Th 28 August 1873In addition to the ships lately ordered to be constructed for Her Majesty's Navy, which appeared in The Times on Thursday last, the following are at present under construction at the various Government dockyards and by private firms:— Three composite screw sloops of 894 (727) tons and 720 (120)-horse power engines, to carry four guns each, to be named the Albatross, just launched at Chatham Dockyard; the Daring, building at Messrs. Money Wjgram and Sons', Blackwall; and the Egeria, under construction at Pembroke Dockyard. An iron steam troopship of two guns, 2,038 tons and 130-horse power engines, being built by Messrs. R. and H. Green, of Blackwall, to be named the Assistance. Two 14-gun iron screw corvettes, cased with wood, of 3,906 (2,679) tons, and 5,230 (700)-horse power engines, both being built in Portsmouth Dockyard, and to be called the Bacchante and the Boadicea; an iron screw frigate, cased with wood, of 5,696 (4,039) tons and 4,500 (l,000)-horse power engines, designed to carry 26 guns, to be named the Shah, and to be launched at Portsmouth early next month; the Flying Fish, a composite screw sloop, for four guns, of 727 (879) tons and 120 (720)-horse power engines, building at Chatham; an armour-plated turret ship, of 10,886 (5,030) tons and 7,000 (l,000)-horse power engines, to be named the Fury [renamed Dreadnought prior to launch], and designed to carry four "Woolwich Infants," 35-ton guns, being built at Pembroke Dockyard; a 14-gun iron screw corvette, of 3.451 tons and 4.750-horse power engines, to be named the Rover, and building by the Thames Shipbuilding Company, at Blackwall; a composite steam sloop for 4 guns, of 894 (727) tons, and 720 (120)-horse power engines, building by Messrs. Money Wigram and Sons, at Blackwall, to be named the Sappho; a double screw iron armour-plated ship for 12 guns, to be called the Superb, of 9,400 tuns, and 9,000-horse power engines, under construction at Chatham Dockyard; and eight double-screw iron gunboats, to carry one gun each, of 254 (245) tons, and 168 (23)-horse power engines, to be named the Ant, Cuckoo, Gadfly, Griper, Hyaena, Pincher, Tickler, and Weasel, four building at Pembroke Dockyard, and four by Messrs. Laird, of Birkenhead.
Ma 15 November 1880The following information respecting the movements of Her Majesty's ships is supplied by the Admiralty: — From Malta letters have been received from the Rear-Admiral Superintendent up to the 8th inst.; the Téméraire will be ready for sea the 27th inst.; and the Cygnet on the 20th inst.; the Invincible and Hecla are in port. Her Majesty's troopship Orontes left Port Said for England on the 12th inst. From the West Coast of Africa letters hive been received from the Senior Officer in the Dido, at Fernando Po, up to the 2d of October; had arrived from Bonny on the 1st of October, with the Firebrand in company, and would proceed to Ambas Bay, Batanga, and Cape Lopez, returning to Quitta via St Thomas. The Firebrand would relieve the Firefly at St. Paul de Loando. From the Cape of Good Hope intelligence has been received that the Commodore, in the Boadicea, was at Simon's Bay on the 14th inst. From the East Indies, letters have been received from the Commander-in-Chief, Rear-Admiral Gore Jones, C.B., in the Euryalus, was at Trincomalee up to the 12th of October. Was about to sail for Rangoon, and would be met there by the Eclipse and the Dryad. The Beacon was at Bussorah, the Ready was at Muscat, the Woodlark was at Karachi on the 6th October. The Ruby, the Dragon, and the Wild Swan, were on East Coast of Africa. The Seagull was at Aden, and would visit Jeddah shortly. The Philomel, coming to Aden from Seychelles, arrived there on the 20th October. Her Majesty's Indian troopship Serapis left Bombay for England on Saturday, the 13th inst.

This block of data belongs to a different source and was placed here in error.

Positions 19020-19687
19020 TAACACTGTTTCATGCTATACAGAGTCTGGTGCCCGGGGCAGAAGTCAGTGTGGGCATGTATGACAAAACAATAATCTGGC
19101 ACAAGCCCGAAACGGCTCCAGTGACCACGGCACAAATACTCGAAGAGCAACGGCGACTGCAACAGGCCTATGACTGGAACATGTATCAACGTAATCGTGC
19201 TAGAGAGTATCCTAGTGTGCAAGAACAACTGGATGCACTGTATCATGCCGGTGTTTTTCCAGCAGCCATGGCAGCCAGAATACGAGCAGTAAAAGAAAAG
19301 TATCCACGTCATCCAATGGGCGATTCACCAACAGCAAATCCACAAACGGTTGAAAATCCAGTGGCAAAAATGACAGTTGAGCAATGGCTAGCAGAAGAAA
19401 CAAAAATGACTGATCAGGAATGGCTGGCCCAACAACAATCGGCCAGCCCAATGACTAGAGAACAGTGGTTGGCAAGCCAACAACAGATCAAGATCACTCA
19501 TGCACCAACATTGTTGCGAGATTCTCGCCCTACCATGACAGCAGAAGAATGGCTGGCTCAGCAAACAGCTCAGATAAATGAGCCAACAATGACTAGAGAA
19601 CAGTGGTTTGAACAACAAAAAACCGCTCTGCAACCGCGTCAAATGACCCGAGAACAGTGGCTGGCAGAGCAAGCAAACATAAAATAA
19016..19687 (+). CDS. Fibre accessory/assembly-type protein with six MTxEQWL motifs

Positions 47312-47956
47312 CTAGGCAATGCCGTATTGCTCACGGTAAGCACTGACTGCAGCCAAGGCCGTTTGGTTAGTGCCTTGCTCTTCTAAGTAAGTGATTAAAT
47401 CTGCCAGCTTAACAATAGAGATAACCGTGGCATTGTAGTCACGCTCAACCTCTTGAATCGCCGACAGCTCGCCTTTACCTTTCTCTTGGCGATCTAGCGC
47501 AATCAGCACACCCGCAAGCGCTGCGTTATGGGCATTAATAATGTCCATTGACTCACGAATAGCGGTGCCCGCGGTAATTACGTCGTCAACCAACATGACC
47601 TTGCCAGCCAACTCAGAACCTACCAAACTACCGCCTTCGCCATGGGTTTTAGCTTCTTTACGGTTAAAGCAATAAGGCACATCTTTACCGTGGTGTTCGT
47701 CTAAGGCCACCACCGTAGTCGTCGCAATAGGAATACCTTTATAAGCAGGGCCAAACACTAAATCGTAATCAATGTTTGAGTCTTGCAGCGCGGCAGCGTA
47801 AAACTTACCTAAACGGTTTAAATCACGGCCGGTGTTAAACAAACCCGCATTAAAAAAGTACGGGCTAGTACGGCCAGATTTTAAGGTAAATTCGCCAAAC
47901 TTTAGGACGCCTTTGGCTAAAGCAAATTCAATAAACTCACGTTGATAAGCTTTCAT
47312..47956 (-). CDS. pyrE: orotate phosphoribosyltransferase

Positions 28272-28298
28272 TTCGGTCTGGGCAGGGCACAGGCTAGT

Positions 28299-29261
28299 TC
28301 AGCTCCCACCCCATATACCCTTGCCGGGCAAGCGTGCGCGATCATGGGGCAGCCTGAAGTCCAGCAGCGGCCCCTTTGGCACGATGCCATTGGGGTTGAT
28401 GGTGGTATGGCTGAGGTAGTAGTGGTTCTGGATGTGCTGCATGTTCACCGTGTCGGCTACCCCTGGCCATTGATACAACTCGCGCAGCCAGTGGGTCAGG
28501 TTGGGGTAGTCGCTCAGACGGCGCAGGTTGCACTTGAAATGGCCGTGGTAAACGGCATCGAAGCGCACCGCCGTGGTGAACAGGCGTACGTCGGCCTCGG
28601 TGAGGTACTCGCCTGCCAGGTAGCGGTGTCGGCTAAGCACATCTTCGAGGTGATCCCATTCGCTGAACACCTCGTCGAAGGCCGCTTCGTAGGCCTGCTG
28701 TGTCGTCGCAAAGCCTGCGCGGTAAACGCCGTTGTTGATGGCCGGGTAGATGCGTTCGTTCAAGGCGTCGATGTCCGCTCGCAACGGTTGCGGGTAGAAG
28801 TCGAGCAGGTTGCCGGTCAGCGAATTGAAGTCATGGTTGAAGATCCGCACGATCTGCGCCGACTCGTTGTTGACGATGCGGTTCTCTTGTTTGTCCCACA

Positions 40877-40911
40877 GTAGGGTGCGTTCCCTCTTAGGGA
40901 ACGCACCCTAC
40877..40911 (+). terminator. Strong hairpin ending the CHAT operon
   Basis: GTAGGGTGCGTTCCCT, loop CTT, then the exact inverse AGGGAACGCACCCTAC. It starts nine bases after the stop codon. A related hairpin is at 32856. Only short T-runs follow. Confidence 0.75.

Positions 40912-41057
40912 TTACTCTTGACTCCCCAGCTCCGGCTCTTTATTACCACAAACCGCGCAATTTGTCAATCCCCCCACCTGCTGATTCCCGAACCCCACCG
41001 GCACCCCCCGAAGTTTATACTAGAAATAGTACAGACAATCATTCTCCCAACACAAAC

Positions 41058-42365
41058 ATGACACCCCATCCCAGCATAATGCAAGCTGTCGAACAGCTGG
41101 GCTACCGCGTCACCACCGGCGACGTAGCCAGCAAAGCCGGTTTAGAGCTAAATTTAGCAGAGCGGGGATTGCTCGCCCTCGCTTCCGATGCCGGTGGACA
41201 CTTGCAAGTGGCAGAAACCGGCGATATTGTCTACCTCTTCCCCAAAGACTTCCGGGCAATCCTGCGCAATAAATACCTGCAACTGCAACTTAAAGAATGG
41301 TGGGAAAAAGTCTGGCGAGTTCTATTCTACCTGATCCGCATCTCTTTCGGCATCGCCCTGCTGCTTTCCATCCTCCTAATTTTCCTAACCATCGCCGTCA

Ma 26 March 1888The Admiralty have issued instructions for the Boadicea, 14, second-class screw cruiser, 4,40 tons, 5,130-horse power, to be commissioned the first week in April by Captain the Hon. Assheton G. Curzon Howe, late of the Royal yacht Osborne, for the relief of the Bacchante, cruiser, as flagship of the Commmander-in-Chief of the East Indies station.
Th 26 April 1888The unarmoured corvette Boadicea, has been commissioned at Portsmouth by Captain Curzon Howe, with a crew of 426 officers and men, as flagship for the East India station. During her refit two of her armament of 14 7-inch muzzleloaders have been changed for the same number of 5-inch breechloaders, while the couple of 64 pounders which she formerly carried, have been superseded by four quick-firing guns. She is also provided with 11 machine-guns. It has not been deemed necessary to fit her with torpedo booms as she will take over those of the Bacchante on arriving at her station.
Ma 14 May 1888The Boadicea, which, as already stated, left Portsmouth on Thursday for the East India station, made a very successful six hours’ full-power run of her machinery on her way to Plymouth. As the stokeholds were worked by her ordinary complement of stokers, the mean power developed was less than at the three hours’ trial before starting. The average amounted to 3,500 horses, and the speed realized was 13∙8 knots. There was a little priming, but this would wear off as the boilers get used. She left on Friday for her station, and was expected to meet the Bacchante at the Mauritius.